* * *
For entirely different reasons, I won’t say much about the Transport Group’s new production of Once Upon a Mattress. Certainly it’s not that I’d be giving any plot twists away; everyone knows the story. The 1959 musical, which made Carol Burnett a star, works a series of late-vaudeville changes on the classic fable of the Princess and the Pea; in this case, the Princess is no fading flower but a leather-lunged hoyden about as delicate as an anvil. Still, Winnifred (called Fred) must pass the haughty Queen Aggravain’s absurd test of royal sensitivity if she wants to marry Prince Dauntless and thus restore order to the musical-comedy kingdom.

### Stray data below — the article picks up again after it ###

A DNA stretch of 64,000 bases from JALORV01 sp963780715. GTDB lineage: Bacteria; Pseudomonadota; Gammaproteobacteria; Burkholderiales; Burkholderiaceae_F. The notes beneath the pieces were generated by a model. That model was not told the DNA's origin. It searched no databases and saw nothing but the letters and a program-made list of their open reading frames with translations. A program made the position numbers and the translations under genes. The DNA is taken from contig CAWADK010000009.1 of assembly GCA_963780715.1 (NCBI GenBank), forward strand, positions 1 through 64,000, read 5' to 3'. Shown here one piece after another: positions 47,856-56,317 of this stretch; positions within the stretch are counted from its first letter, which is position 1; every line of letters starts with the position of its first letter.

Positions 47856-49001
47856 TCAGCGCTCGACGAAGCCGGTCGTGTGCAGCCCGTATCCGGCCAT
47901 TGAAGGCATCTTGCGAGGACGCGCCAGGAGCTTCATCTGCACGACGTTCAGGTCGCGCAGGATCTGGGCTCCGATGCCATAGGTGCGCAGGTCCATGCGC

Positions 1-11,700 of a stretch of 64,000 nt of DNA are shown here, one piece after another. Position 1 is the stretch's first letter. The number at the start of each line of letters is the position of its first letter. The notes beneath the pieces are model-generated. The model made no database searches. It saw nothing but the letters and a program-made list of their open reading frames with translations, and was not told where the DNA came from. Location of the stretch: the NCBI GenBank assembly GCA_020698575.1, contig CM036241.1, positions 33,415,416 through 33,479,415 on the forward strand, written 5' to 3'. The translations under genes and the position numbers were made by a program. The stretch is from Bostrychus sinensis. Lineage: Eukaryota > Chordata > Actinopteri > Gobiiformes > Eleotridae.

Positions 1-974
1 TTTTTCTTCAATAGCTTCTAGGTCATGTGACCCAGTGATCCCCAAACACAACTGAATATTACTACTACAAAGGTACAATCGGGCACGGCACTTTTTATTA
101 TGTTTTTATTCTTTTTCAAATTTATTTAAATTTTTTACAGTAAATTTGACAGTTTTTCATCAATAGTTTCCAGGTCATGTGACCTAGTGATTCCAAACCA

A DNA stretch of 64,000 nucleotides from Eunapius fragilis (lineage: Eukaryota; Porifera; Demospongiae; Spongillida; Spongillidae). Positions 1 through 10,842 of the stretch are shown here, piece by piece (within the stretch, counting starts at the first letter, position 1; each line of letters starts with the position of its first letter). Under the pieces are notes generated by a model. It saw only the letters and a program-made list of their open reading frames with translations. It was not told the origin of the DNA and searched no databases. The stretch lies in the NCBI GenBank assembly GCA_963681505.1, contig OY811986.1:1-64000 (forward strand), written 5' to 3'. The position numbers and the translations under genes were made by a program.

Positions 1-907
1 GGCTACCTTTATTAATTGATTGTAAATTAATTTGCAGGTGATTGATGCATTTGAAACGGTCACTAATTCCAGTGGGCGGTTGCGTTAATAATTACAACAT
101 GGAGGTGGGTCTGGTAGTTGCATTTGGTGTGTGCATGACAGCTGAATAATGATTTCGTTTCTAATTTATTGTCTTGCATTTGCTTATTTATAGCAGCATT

No, I recuse myself because of my connection to the material — and I don’t just mean that I played Sir Studley at camp and Prince Dauntless in high school. (Who didn’t?) Mary Rodgers, who wrote the music, was a dear friend; when she died in June, 2014, we had been working together for two years on her memoirs. (Acting as her “prime,” I am finishing them.) So take it with whatever amount of salt you need that I find the score — the lyrics are by the brilliant Marshall Barer — to be charming, surprising, apt, and funny. That last is the rarest; getting the shape of the musical line just right to land a great joke is more difficult than a double acrostic. But over and over, and especially in the song “Shy,” she does it, setting the title word on a big belted foghorn of a note that hilariously belies the lyric. Jackie Hoffman as Fred may be decades too old for the role, and her hoooty head voice all wrong for the part’s higher altitudes, but short of Burnett who else could make such hay of this sort of humor?